Climate, transparency and fintech: Six trends driving VC investment in agrifood tech - evokeAG.

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Climate, transparency and fintech: Six trends driving VC investment in agrifood tech

Global investment in agrifood technology has steadily increased over the past decade or so. So, what’s driving this growth? Between decarbonisation, supply chains and innovation in the field (literally) big opportunities lay ahead.

Agrifood tech investment evokeAG with leading agrifood VCs

Here we explore six key trends driving the investment decisions of some of the sector’s most prominent and influential Venture Capitalists (VC).

1. Decarbonisation of agriculture

Anuj Maheshwari, Head of Agri-Food at global investment company Temasek, mentions that decarbonisation is a key point of interest.

This is going to be a long-term challenge to tackle.

“I see the decarbonisation of livestock, rice and fertilisers as critical, and we are investing in companies that are decarbonising parts of these systems,” he said.

2. Climate resilience

In a similar vein, Anuj pointed to climate adaptation and resilience, noting that Temasek has “doubled down” on its focus in this area.

It has already invested in businesses working on drip irrigation, greenhouses and biologicals.

“Obviously there is so much to do in the food and agriculture value chain.”

RELATED: Big money and big ideas as global venture capitalists talk investment in agrifood

Closer to home, Matthew Pryor, Co-Founder of Australian agritech venture firm Tenacious Ventures, also suggested he’s keeping a close eye on any tech to support producers in the face of tough environmental conditions.

“You don’t need to look very far to see a very wide range of difficult circumstances Australian farmers are facing,” he said.

“The ability to be resilient, and ideally thrive in a variable climate – there are a lot of technologies that are going to make that easier. Those are the areas we [Tenacious Ventures] are really excited about.”

3. Fintech in agrifood tech

Adam Anders, Managing Partner at Anterra Capital, sees an opportunity for the agricultural industry to capitalise on the way fintech has transformed the financial sector. And that this could mean opportunities for more sophisticated financial products in agriculture.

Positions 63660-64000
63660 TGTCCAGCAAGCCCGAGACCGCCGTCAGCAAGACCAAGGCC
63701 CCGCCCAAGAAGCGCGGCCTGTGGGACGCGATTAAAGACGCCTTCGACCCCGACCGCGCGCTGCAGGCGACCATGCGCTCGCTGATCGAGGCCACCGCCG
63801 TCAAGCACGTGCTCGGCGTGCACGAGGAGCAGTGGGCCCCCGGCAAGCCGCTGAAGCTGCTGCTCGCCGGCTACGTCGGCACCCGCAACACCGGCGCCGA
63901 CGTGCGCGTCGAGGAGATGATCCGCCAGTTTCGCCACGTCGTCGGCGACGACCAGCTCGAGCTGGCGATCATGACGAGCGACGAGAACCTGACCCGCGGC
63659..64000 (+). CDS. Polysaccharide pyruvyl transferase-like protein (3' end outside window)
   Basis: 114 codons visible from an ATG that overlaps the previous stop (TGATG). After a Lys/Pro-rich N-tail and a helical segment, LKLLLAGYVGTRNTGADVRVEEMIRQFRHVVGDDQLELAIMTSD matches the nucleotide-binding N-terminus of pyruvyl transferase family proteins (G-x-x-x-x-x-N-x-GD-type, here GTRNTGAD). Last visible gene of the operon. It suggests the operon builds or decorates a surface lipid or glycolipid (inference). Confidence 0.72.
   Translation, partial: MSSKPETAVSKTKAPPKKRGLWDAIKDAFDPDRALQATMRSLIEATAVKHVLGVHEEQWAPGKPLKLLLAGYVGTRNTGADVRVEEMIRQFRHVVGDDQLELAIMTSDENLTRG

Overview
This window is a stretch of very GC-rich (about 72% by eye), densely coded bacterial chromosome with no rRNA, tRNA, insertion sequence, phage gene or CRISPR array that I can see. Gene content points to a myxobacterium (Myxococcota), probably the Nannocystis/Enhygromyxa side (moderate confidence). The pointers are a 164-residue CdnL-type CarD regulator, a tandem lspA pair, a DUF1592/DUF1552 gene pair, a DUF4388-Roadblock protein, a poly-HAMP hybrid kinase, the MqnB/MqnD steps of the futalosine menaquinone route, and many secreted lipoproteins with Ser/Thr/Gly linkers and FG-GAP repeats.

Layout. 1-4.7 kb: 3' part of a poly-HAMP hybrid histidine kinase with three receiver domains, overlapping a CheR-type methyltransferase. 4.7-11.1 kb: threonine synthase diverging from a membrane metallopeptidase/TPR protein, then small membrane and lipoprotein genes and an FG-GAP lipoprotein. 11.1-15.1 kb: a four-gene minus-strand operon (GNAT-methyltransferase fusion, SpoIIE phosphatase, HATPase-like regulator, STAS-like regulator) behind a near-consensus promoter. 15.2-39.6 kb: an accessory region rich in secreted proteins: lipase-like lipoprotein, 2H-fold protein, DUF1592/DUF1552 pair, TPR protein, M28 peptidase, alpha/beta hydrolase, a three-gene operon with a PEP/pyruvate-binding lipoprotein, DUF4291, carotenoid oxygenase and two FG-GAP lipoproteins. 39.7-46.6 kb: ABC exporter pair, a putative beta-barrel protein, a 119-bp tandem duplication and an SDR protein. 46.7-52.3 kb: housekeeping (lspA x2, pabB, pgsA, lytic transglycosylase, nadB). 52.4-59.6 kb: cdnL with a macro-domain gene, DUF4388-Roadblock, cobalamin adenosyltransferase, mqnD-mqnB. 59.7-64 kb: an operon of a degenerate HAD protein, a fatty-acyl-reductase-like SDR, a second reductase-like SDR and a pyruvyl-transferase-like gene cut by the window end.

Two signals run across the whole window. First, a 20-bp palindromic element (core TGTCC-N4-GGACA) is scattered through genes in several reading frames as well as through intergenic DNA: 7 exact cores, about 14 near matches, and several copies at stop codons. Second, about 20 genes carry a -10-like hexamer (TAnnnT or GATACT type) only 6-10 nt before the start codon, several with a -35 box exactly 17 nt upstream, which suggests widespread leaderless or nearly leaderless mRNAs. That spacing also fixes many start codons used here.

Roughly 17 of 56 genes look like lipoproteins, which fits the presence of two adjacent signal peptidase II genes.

Insurance products, loans, hedging and risk products, for example, could add value for farmers and lead to a more efficient value chain.

Adam highlighted one of Anterra’s portfolio companies, ProducePay, which provides working capital loans to fresh produce growers in Latin America.

Some 40% of the fresh produce in the US comes from Latin America, but farmers are “starved of capital,” Adam said.

“They’re also starved of fair price information, transparency through the value chain and

deal with multiple actors taking a trade with no value addition.

“Basic information, some capital, and Software-as-a-Service in terms of tracking of loads and taking out the middleman can result in more fresh produce at a better price, more money for the farmer and hopefully better products for the consumers.”

4. Integrity in the supply chain

According to Ethy Levy, Managing Partner at Israeli VC Kinneret Impact Ventures consumers are influencing big food companies, and the food production system as a whole.

“There’s an increasing consumer focus on fair-trade and ethical production,” she said.

“Beyond the quality and provenance of food, we want to know how much of our food dollar is going to the grower.”

5. Changes on the ground

Matthew suggested changes at the farm level will lead to benefits, and even transformations, further along the supply chain. But if we’re asking farmers to do things differently, it has to add value for them.

“Farmers are risk managers, and while there will be a whole new suite of tools, we need to think about what incentives we can give farmers to use these tools to do things differently or better,” he said.

His Co-Founder Sarah Nolet believes responding to pressures on the supply chain will require innovation at all levels.

“We need new tools for resilience, and this will mean new technologies and new business models throughout the value chain,” she said.

“That’s going to take research and development, on-farm innovation and venture funded solutions.”

6. Success breeds success

While there are challenges across the whole agrifood tech value chain, Adam believes we’re only in the early stages of tackling them with tech.

“The transformation is beginning,” he said.

The startups Anterra backed in its earliest days are now starting to “see serious success”, and are making a real difference in their fields.

“That will help other companies to follow. It will help the actual food system to improve, and it will allow us to raise more capital and back more companies,” said Adam.

“We’ve got a great tailwind in terms of momentum in food and agtech. I hope that’s going to continue and I hope Australia is well positioned to be a part of it.”

Anuj Maheshwari, Matthew Pryor, Adam Anders and Victor Friedberg took part in a panel discussion hosted by Ethy Levy at evokeAG. 2023. Sarah Nolet participated in a fireside chat, with Michael Dean, Partner, AgFunder.

Early bird tickets are now on sale for evokeAG. 2024 to be held on 20-21 February 2024 in Perth, Western Australia. Following a sell-out event in 2023 we are encouraging delegates to secure their tickets, flights and accommodation early.

 We look forward to seeing you in Perth for evokeAG. 2024, in the meantime, catch up on the other conversations about sustainability, climate resilience and the role of agtech in meeting those challenges from evokeAG. 2023 here.

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